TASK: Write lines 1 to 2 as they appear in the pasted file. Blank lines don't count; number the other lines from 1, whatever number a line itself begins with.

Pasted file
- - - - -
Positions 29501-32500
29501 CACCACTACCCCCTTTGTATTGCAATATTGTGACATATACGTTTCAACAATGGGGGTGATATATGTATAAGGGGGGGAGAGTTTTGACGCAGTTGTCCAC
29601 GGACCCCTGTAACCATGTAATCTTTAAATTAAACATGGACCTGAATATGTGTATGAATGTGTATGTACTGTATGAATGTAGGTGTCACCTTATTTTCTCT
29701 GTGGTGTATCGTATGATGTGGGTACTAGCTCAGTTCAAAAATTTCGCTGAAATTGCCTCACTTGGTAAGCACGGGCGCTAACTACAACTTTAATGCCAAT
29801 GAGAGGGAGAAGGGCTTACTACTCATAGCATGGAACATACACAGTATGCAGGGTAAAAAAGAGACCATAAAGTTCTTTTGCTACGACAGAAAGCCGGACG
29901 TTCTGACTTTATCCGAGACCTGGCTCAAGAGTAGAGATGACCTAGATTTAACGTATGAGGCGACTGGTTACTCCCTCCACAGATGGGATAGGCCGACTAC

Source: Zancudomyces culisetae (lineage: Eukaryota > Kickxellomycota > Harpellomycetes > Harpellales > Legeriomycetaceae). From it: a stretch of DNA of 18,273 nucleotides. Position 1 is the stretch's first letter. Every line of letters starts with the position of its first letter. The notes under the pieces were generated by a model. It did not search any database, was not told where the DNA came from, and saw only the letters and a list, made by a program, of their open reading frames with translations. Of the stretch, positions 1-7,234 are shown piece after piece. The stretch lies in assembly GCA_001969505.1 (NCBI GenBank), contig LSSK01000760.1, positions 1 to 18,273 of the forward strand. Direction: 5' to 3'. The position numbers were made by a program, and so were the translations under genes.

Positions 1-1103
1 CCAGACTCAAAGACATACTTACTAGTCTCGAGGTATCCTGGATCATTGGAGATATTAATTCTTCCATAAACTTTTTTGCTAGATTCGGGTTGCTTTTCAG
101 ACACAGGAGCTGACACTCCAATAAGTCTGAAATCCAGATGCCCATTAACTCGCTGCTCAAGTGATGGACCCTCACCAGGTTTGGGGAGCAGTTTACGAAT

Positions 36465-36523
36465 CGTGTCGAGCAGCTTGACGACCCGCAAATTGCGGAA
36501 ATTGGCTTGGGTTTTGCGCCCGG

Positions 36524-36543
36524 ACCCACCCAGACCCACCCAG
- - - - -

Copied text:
Positions 29501-32500
29501 CACCACTACCCCCTTTGTATTGCAATATTGTGACATATACGTTTCAACAATGGGGGTGATATATGTATAAGGGGGGGAGAGTTTTGACGCAGTTGTCCAC